Sunday, January 11, 2009

Shame on The Columbus Dispatch

This is a response to The Columbus Dispatch editorial of January 7, 2009, titled “Teaching moment.”

Implicit in the opening of the Dispatch’s editorial is that the rights of the Mount Vernon middle school science teacher, John Freshwater, are a waste of taxpayer money.

The Dispatch concluded that Freshwater is guilty of the allegations against him—and his attorney has not even started his defense.

Although the Dispatch acknowledges that Freshwater is “entitled by state law” to the hearing that is now underway, the Dispatch dismisses that the outcome may be in Freshwater’s favor.

I understand that an editorial necessarily contains opinion but even then there are rules of ethics that apply. According to the Society of Professional Journalists’ Code of Ethics, even analysis and commentary must not “misrepresent fact or context.”

Also according to the Code of Ethics, a journalist should “Test the accuracy of information from all sources and exercise care to avoid inadvertent error. Deliberate distortion is never permissible.”

The Dispatch uses information from the report done by H.R. On Call, Inc. as if it speaks with finality on the controversy. This is despite that Freshwater’s attorney has called the reliability of that report into question.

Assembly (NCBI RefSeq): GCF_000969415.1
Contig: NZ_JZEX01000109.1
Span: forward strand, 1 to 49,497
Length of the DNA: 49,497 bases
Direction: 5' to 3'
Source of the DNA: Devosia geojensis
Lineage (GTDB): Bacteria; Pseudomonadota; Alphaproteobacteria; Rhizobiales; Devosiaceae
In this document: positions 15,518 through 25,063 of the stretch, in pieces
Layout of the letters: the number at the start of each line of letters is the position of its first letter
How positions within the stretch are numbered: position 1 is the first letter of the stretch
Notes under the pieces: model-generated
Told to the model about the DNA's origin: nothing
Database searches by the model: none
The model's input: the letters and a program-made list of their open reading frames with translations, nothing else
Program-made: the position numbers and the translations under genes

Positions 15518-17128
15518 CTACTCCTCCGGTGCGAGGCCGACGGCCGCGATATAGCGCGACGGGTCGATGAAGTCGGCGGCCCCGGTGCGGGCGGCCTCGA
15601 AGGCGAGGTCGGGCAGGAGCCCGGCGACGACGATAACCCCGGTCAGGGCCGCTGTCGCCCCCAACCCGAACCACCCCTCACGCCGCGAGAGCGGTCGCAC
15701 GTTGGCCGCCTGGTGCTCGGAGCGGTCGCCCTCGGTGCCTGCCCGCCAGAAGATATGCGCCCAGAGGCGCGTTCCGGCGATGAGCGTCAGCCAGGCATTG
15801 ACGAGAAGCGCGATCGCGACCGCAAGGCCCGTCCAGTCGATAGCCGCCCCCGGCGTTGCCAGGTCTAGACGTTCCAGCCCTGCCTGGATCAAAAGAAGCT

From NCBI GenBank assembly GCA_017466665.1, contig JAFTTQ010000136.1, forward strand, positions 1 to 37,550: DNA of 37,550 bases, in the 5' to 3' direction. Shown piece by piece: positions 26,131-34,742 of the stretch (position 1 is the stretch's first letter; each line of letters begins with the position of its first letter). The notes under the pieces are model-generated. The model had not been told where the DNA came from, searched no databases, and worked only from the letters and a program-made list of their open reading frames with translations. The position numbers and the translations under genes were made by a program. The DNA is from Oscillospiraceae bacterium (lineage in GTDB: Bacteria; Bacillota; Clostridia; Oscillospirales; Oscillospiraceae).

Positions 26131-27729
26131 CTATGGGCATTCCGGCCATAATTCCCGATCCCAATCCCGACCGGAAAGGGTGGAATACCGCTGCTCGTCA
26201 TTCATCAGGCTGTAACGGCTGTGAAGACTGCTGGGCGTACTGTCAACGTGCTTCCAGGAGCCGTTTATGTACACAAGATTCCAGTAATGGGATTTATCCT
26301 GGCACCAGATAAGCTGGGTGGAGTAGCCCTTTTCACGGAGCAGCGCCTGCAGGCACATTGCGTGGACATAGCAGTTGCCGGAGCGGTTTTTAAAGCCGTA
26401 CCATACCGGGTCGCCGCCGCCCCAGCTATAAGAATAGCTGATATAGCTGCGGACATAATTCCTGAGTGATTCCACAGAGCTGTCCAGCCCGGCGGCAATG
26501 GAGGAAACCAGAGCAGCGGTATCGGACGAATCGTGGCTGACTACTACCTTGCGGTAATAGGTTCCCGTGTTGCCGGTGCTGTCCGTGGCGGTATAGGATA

The Dispatch credits a statement, in paragraph six of the editorial, to Freshwater that makes it sound as if Freshwater has said he has burned marks onto students. Nowhere in this editorial does it clarify this by reminding the reader that Freshwater’s position is that he has not done this. In the words of Freshwater, on August 4th 2008, “I have never, never, branded or burned a person.”

(Video of John Freshwater addressing the allegations against him.)

The Dispatch stated, as one argument against Freshwater, that “A high-school teacher testified that she often had to re-teach the basics of evolution to students who had been in Freshwater’s classes.”

However, the Mount Vernon News of January 7, 2009, stated that in the testimony the day before, by the owner of HR On Call, Thomas Herlevi, “There was no empirical evidence that high school teachers had to ‘reteach’ Freshwater students.” This is important because the HR On Call report contained “testimony” by a teacher alleging the need to re-teach students. The Dispatch editorial does not say where the testimony they allege came from—it may have been from the report by HR On Call.

The Dispatch wrote that a “high-school teacher” was re-teaching Freshwater’s students “for fear that they would fail that part of the state proficiency test.”

Interestingly, the Dispatch itself published, the day after the editorial, that science teacher Bill Oxenford testified at the hearing that Freshwater’s students “scored higher than the other science classes despite having the higher number of special needs students.”

The editorial, however, says that Freshwater has a “demonstrated disregard for science” which “disqualifies him to teach in public schools.”

A teacher who has students with the highest scores is not someone with a disregard for the subject that he teaches.